Women and Autoimmune Disease

Women and Autoimmune Disease
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Autoimmune diseases are conditions in which the immune system mistakenly attacks and destroys healthy body tissue. More than 80 different types of autoimmune diseases are known to exist, impacting almost every major organ system in the body.1


Heredity, genetics, and environmental triggers are thought to lead to autoimmune diseases, and while accurate statistics on the global prevalence of autoimmune diseases in women are difficult to ascertain, they are considered a significant cause of chronic illness and death.2


Autoimmune diseases affect women disproportionately. In the U.S. alone, 8% of the population suffers from autoimmune diseases, 78% of whom are women.3 Rheumatoid arthritis is an example of an autoimmune disease that affects women more than men.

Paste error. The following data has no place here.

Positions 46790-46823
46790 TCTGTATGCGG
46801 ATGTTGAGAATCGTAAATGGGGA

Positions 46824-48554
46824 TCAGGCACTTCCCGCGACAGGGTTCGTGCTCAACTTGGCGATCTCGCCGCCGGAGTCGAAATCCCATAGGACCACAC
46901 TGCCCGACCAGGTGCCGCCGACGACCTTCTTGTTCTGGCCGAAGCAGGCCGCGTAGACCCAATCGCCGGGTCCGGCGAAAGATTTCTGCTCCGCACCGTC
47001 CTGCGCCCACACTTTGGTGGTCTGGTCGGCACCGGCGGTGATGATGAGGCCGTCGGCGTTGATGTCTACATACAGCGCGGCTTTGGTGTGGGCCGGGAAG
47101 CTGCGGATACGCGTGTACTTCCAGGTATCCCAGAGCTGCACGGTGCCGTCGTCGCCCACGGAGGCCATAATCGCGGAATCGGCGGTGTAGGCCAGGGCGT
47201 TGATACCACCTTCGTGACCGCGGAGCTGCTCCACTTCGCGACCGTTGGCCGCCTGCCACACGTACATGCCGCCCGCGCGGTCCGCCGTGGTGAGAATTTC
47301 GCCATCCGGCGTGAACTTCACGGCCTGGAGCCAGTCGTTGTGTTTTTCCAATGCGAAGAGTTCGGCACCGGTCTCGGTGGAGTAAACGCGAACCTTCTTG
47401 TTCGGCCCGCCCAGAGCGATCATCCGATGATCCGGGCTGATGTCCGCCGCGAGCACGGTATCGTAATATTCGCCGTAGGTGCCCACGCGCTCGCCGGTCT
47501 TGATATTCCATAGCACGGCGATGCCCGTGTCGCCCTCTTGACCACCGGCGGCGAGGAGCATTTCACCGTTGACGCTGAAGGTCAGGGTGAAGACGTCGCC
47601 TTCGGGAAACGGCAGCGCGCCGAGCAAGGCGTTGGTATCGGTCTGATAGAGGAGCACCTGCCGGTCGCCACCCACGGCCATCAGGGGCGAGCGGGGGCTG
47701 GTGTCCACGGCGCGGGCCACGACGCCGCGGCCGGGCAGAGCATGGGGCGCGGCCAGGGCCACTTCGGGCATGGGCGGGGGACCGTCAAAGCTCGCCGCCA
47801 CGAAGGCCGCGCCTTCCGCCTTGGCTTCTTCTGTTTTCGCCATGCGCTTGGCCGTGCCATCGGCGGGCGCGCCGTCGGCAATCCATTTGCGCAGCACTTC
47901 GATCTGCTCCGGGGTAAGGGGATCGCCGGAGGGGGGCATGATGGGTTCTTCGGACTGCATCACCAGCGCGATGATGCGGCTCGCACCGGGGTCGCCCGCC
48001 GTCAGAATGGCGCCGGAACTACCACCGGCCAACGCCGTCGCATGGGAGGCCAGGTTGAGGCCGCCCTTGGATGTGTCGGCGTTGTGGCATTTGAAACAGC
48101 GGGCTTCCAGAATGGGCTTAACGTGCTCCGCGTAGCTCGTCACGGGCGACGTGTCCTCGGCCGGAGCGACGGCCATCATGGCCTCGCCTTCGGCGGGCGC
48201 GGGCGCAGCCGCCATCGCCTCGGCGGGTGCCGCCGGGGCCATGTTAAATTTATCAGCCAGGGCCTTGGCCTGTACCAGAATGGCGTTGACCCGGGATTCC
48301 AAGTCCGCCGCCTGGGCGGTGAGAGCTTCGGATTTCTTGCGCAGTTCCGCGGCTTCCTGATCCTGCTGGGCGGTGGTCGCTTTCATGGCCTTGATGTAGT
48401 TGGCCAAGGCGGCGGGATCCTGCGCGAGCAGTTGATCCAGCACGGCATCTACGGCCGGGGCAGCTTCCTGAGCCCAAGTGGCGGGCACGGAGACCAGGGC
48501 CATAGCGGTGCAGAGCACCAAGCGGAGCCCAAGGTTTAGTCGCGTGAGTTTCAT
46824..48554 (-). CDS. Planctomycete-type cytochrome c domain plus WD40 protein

• Several reports have indicated that autoimmune diseases collectively affect 5–10% of the developed world’s population.2
  • Female sex hormones are listed as environmental triggers for autoimmune diseases.2
  • Autoimmune diseases are listed as one of the top-10 causes of death in women 65 years and younger.2

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1Website [Internet]. Available from: http://www.ncbi.nlm.nih.gov/pubmedhealth/PMH0001819/

2American Autoimmune Related Diseases Association, Inc. [Internet]. [cited 2013 Mar 12] Available from: https://www.aarda.org/press_release_display.php?ID=53

3Website [Internet]. [cited 2013 Mar 12] Available from: http://wwwnc.cdc.gov/eid/article/10/11/pdfs/04-0367.pdf